The dominant attribute of the abstract sculptures and photographs in I want to be with those who know secret things is tautness. The forms created by Birthe Piontek during the BAF Residency Program were made using familiar found objects that appear to enclose, hold, strangle or cover another form, but to a point were the hidden object is somewhat revealed by this effort to conceal. In this new exhibition, these forms are physically present within the gallery space, and also exposed through large-format photographs that echo the imposing scale of the textile and mixed media works.
The foam sculptures suggest jaundiced, rubenesque bodily forms; each fold and crevice could be a hiding place, like an oyster concealing a pearl. Foam, in this instance, appears hard and cumbersome, repressing the innate softness and lightness of the material.
In Piontek’s nylon and sand works, there is an evocative mix of materials and aesthetic juxtaposition. Treated with epoxy resin, ordinarily fragile black nylon is rendered rigid. Fuchsia pink sand seeps out of the nylon forms, spreading over the floor as if from a broken hourglass. The sand reveals the fragility of the nylon, a traditionally feminine material.
The use of often-gendered material forms a common thread through the works in I want to be with those who know secret things. Pearlescent beads, delicate peach chiffon, latex and nude-toned stockings are among the materials that Piontek has arranged to unsettling effect, folding, draping and hanging them in a manner reminiscent of ambiguous body parts. The finished shapes create an anxious tension as the viewer attempts to situate them within the intimately recognizable shapes already recognizable as part of the human form.
In some of the new photographic works included, cloth becomes a vehicle for character and emotion. Through different methods of draping, folding, and twisting, the fabric renders each scene taut with dramatic energy. Piontek’s skill is evident in how she imbues these inert materials with an almost narrative irony; the tension of appearing that something is just about to be revealed,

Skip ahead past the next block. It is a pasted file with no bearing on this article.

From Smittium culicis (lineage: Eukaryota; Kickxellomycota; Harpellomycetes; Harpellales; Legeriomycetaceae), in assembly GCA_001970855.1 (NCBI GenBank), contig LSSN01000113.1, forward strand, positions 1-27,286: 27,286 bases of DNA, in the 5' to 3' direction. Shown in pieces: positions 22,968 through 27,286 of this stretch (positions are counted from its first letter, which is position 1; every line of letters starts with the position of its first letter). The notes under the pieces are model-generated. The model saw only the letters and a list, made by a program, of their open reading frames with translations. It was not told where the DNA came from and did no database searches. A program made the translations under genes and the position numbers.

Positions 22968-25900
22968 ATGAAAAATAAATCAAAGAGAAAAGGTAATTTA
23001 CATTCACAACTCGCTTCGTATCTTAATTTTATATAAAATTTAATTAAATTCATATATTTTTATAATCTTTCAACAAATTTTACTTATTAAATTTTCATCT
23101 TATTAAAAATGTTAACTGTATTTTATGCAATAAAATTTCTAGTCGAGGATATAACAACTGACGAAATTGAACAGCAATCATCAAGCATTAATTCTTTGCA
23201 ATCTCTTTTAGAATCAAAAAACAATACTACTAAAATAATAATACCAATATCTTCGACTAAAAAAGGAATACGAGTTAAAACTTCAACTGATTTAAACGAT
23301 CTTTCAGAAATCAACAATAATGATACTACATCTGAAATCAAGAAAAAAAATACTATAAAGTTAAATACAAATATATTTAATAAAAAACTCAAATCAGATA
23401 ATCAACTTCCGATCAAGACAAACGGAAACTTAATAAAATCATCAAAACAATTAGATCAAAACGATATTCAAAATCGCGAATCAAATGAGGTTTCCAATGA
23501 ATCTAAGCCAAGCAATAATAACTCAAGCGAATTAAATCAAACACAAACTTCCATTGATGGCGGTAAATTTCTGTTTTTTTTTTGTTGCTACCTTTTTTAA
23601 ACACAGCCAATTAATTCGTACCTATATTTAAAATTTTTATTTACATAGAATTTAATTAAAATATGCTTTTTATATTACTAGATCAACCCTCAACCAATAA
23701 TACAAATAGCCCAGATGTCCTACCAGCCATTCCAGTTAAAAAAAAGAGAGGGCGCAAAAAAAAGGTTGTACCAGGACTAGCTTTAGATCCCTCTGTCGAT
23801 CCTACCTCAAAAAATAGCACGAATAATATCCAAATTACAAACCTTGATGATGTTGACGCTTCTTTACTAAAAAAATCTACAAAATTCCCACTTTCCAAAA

I want to be with those who know secret things represents the extension of an exciting development in Piontek’s practice. Since 2016, the artist has been experimenting with bringing the themes explored in her photography into the physical world. The BAF Residency Program provided an opportunity for Piontek to work at an unprecedented scale and size with these material forms.
The following poem by Rainier Maria Rilke was selected by the artist as a point of reference for the show. In Piontek’s words, the poem “expresses the longing and emotional depth that I experience when making my work – and that I am hoping can be found in my work as well. He refers to something secretive and shrewd – something that I see in my images and sculptures, too. At the same time he expresses his desire ‘to unfold’… as an artist, I unfold things that are hidden or locked in our unconscious minds, that want to get out – to unfold. ”
I am too alone in the world, and yet not alone enough
to make every moment holy.
I am too tiny in this world, and not tiny enough
just to lie before you like a thing,
shrewd and secretive.
I want my own will, and I want simply to be with my will,
as it goes toward action;
and in those quiet, sometimes hardly moving times,
when something is coming near,
I want to be with those who know secret things
or else alone.
I want to be a mirror for your whole body,
and I never want to be blind, or to be too old
to hold up your heavy and swaying picture.
I want to unfold.
I don’t want to stay folded anywhere,
because where I am folded, there I am a lie.
and I want my grasp of things to be
true before you. I want to describe myself
like a painting that I looked at
closely for a long time,
like a saying that I finally understood,
like the pitcher I use every day,
like the face of my mother,
like a ship
that carried me
through the wildest storm of all.
- Rainer Maria Rilke
Birthe Piontek was born and raised in Germany, and moved to Canada in 2005 after receiving her MFA from the University of Essen in Communication Design and Photography. Her work has been exhibited internationally, in both solo and group shows, and is featured in many private and public collections such as the Museum of Contemporary Photography in Chicago and the Museum of Applied Arts in Gera, Germany. Birthe’s project The Idea of North won the Critical Mass Book Award 2009, and was published as a monograph in 2011. Her most recent work, Abendlied, received the Edward Burtynsky Grant and will be published in 2019. Her photographs have appeared in a number of international publications like The New York Times Magazine, Le Monde, Wired and The New Yorker among others. Birthe teaches in the Audain Faculty of Art at Emily Carr University of Art and Design in Vancouver and is a member of the Piece of Cake Project.